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Maliggnaggi and Garcia Take Queries on Media Call

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Paul Malignaggi said he was surprised to be offered a fight against Danny Garcia, but isn't looking too deep into the mouth of the gift horse, and that he likes his chances Aug. 1 against the Philly fighter moving to 147.

The Brooklyn-born Malignaggi, age 34, was set to fight in May but was cut a week before his fight versus Danny O'Coonor. Shortly after that, it was determined he'd be a good test for Garcia in his first fight at 147, and he eagerly accepted the tangle.

On a Tuesday conference call to hype the event at the Barclays Center, a Premier Boxing Champions (Al Haymon) attraction promoted by Lou DiBella, portions of which will run on ESPN, Garcia said he maybe should have gone to 147 a year and a half ago.

He's now feeling strong in the gym, is able to concentrate on technique, rather than losing weight, during camp. “I feel like at 147 you will see a more athletic Danny Garcia,” he said. The 27-year-old hitter said his vision will be clearer, that he will be able to move his feet, and he knows he will gain a title at 147.

The call was sedate, two pros on message, and dad Angel Garcia was nowhere to be found as promoter DiBella presided. I joked that some prime sparring opportunity was lost.

Malignaggi, respectful and measured, told me no, he isn't SURE what he has left in the tank, but has been in the gym training more this past year than in any year in the last decade. He knows in the back of his mind he got the gig because people think he's faded, but he doesn't think so, and relishes another time on this mega-stage.

No, he doesn't think about the head trauma absorbed in his last outing, in April 2014, against Shawn Porter. Fighters have to have short memories, after both losses and wins, he noted. His experience will be helpful, as he's been written off, embraced, and written off time and again. Being loved or hated doesn't affect him him, but yes, this is basically a must win for him, not so much for Danny.

The main support bout, a 160 title defense pitting champ Danny Jacobs versus Sergio Mora, got love as well. Mora said he knows Jacobs, a more athletic boxer, has some edges, but his seasoning will be most helpful. He has won five straight but DJ has won nine. Also, Brooklyn is Jacobs' home turf and the Cali-boxer knows he has to win emphatically.

Jacobs said he respects the Mora seasoning and on paper, thinks this could be his stiffest test. He does want the mega bouts, like a Golovkin fight, but says he's still learning on the job. To be the first to stop Mora would feather his cap, he said.

As for the mainer, Paulie said he was surprised to get the call, and most grateful. I see a lot of Twitter talk that Danny rubs him out…but then again, less of that as Garcia has looked ho-hum his last couple outings. Again, he hammered the point that he will feel and look better at 147, so I do wonder, readers, what you think of that storyline element? Garcia said he hasn't in a spell felt the power moving from his glove up his arm after connecting and is again feeling that at this weight.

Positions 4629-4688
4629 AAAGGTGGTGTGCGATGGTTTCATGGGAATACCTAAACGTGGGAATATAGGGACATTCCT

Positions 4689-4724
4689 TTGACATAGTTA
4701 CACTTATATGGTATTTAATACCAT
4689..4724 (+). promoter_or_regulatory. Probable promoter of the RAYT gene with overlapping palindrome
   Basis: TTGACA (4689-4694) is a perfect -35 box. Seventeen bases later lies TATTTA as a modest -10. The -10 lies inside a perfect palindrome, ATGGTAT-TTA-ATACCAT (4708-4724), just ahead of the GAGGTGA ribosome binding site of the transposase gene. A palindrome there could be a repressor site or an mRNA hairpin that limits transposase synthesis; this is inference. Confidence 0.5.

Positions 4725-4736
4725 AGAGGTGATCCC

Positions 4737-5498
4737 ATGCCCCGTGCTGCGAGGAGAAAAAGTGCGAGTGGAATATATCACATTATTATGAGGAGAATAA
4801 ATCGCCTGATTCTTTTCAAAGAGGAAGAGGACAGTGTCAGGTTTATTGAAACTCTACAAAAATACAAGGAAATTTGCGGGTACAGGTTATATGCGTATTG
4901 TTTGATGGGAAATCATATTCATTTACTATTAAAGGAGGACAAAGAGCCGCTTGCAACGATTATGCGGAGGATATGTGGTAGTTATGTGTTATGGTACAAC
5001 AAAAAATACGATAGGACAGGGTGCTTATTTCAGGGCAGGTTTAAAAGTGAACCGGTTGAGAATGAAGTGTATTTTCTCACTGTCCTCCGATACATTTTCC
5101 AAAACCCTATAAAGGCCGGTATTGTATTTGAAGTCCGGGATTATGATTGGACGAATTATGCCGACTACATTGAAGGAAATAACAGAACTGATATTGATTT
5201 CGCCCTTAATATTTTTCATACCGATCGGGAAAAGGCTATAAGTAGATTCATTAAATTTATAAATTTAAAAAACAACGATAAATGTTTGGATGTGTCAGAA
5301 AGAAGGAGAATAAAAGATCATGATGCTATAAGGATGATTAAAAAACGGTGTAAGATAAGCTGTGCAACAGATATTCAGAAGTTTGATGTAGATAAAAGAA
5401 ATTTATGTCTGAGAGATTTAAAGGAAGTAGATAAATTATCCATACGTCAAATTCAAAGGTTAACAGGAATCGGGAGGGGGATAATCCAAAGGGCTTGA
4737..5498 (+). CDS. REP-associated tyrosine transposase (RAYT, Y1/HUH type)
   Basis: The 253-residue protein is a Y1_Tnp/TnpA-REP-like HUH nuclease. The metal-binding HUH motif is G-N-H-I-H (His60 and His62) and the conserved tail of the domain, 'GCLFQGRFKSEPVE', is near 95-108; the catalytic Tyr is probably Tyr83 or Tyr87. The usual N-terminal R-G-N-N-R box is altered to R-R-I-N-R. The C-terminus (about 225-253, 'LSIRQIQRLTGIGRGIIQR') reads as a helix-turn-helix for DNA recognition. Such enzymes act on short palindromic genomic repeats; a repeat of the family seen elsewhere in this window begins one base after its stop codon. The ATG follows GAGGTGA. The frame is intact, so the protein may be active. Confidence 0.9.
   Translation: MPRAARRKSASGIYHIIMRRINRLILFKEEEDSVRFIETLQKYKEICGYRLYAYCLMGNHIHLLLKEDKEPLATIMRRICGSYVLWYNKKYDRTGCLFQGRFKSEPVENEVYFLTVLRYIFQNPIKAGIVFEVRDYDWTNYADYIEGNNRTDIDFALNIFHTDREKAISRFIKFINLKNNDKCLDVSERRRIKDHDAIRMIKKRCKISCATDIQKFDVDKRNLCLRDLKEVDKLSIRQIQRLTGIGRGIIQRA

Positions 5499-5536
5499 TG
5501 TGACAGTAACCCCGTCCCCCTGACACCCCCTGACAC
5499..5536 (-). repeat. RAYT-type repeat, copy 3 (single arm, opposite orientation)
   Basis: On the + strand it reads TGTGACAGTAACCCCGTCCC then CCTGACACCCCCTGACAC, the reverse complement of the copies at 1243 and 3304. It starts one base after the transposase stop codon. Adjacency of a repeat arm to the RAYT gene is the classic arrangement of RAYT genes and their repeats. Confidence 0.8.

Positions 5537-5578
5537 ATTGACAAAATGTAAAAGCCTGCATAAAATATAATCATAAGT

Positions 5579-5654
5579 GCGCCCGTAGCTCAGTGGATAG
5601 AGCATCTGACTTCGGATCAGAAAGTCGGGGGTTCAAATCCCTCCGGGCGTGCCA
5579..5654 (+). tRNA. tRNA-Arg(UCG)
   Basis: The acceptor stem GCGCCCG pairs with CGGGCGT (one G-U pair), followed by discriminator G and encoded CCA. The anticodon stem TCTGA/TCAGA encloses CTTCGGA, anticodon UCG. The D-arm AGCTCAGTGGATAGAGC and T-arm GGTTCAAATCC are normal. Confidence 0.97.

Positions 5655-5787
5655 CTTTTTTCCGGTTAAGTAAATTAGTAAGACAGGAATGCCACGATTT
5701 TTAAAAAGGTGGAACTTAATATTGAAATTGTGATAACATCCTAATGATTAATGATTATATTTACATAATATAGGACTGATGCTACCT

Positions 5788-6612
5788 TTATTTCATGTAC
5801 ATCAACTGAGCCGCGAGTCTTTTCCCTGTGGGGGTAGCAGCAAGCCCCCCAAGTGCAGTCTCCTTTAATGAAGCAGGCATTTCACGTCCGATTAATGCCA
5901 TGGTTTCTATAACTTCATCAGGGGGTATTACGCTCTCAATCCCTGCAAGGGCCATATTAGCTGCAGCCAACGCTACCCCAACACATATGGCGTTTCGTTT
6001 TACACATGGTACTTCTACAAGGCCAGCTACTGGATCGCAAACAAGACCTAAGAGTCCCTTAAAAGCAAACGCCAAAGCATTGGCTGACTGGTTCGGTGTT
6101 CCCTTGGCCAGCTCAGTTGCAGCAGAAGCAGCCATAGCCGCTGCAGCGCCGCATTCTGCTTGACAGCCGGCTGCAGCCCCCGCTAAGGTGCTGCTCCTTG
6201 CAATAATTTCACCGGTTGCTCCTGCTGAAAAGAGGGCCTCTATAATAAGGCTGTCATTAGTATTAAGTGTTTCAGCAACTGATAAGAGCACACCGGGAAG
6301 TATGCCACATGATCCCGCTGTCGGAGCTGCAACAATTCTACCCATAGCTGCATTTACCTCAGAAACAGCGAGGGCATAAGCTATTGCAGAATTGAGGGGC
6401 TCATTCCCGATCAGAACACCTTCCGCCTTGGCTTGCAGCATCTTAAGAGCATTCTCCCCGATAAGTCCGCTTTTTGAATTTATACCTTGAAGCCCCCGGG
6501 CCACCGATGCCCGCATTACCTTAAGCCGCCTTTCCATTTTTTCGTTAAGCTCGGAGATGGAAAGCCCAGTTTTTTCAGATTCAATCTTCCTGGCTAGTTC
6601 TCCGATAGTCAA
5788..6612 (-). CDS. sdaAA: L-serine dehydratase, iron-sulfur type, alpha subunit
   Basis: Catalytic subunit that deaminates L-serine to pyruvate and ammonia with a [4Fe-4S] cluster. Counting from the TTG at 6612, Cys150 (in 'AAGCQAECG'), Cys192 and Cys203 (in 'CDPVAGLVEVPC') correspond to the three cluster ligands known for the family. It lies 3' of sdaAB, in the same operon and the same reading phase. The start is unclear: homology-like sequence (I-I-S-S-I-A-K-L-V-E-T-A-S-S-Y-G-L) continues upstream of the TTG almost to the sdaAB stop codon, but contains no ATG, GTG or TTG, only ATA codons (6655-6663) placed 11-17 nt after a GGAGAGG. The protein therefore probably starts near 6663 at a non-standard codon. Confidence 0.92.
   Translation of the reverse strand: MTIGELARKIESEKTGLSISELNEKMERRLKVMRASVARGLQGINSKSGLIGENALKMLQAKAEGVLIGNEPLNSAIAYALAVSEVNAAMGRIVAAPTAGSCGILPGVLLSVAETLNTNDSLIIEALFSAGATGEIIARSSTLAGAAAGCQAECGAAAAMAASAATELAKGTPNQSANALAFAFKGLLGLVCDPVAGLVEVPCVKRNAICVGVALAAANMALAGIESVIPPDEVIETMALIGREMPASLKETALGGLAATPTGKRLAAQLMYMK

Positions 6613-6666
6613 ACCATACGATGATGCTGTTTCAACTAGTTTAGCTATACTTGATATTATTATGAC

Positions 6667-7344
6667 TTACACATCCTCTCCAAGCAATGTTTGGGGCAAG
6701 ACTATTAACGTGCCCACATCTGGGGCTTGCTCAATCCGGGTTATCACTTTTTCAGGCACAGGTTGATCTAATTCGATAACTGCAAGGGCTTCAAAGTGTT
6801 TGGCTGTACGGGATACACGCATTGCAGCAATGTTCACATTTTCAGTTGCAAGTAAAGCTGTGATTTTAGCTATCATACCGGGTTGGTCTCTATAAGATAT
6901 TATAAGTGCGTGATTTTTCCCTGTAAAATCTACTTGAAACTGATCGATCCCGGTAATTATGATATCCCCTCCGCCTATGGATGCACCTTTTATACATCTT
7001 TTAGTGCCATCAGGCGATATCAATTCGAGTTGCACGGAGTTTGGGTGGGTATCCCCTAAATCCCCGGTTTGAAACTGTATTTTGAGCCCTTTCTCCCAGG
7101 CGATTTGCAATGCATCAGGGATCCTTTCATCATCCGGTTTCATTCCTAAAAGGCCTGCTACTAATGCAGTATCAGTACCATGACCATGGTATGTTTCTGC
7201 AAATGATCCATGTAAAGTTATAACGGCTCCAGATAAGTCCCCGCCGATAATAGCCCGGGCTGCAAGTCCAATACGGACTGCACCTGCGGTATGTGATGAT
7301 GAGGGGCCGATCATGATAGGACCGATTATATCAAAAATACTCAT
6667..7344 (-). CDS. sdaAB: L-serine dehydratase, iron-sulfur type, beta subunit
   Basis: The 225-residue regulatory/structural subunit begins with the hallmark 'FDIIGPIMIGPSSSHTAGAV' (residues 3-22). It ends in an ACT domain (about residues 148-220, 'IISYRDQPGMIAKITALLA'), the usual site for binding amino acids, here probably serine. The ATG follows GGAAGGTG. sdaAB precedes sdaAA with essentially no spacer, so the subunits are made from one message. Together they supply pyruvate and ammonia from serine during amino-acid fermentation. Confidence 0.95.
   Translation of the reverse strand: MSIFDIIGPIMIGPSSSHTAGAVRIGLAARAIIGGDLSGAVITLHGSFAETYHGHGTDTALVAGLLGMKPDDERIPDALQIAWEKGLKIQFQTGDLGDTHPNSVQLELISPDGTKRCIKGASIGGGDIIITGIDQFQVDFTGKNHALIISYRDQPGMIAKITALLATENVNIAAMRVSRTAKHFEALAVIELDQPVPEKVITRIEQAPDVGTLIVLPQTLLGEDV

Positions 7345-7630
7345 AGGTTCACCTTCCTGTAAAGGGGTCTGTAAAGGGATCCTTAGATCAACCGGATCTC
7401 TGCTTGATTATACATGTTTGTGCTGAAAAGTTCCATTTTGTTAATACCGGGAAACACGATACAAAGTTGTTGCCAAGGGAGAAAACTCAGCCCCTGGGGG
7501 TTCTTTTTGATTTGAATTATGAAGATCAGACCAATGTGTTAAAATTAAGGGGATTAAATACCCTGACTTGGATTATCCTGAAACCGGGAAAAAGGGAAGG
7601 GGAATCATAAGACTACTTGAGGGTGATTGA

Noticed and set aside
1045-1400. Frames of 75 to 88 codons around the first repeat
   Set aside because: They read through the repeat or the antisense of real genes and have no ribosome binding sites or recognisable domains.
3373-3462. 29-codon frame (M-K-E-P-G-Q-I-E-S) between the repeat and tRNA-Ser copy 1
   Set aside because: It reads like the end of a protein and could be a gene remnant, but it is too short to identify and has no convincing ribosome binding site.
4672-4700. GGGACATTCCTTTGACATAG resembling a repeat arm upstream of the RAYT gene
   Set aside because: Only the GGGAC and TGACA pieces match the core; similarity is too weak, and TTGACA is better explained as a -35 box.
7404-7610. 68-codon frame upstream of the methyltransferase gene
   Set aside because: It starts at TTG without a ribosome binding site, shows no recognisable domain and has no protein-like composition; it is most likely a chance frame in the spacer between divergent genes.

I admitted that I missed Angel on the call, for the uncertainty factor, and expressed interest in his being his wild self at a pre-fight presser.That ended the call…

Readers, how do you see Jacobs-Mora and then Garcia-Malignaggi playing out…Talk to me.

Follow Woods on Twitter. https://twitter.com/Woodsy1069

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2015 Fight of the Year – Francisco Vargas vs Takashi Miura

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The WBC World Super Featherweight title bout between Francisco Vargas and Takashi Miura came on one of the biggest boxing stages of 2015, as the bout served as the HBO pay-per-view’s co-main event on November 21st, in support of Miguel Cotto vs Saul Alvarez.

Miura entered the fight with a (29-2-2) record and he was making the fifth defense of his world title, while Vargas entered the fight with an undefeated mark of (22-0-1) in what was his first world title fight. Both men had a reputation for all-out fighting, with Miura especially earning high praise for his title defense in Mexico where he defeated Sergio Thompson in a fiercely contested battle.

The fight started out hotly contested, and the intensity never let up. Vargas seemed to win the first two rounds, but by the fourth round, Miura seemed to pull ahead, scoring a knock-down and fighting with a lot of confidence. After brawling the first four rounds, Miura appeared to settle into a more technical approach. Rounds 5 and 6 saw the pendulum swing back towards Vargas, as he withstood Miura’s rush to open the fifth round and the sixth round saw both men exchanging hard punches.

The big swinging continued, and though Vargas likely edged Miura in rounds 5 and 6, Vargas’ face was cut in at least two spots and Miura started to assert himself again in rounds 7 and 8. Miura was beginning to grow in confidence while it appeared that Vargas was beginning to slow down, and Miura appeared to hurt Vargas at the end of the 8th round.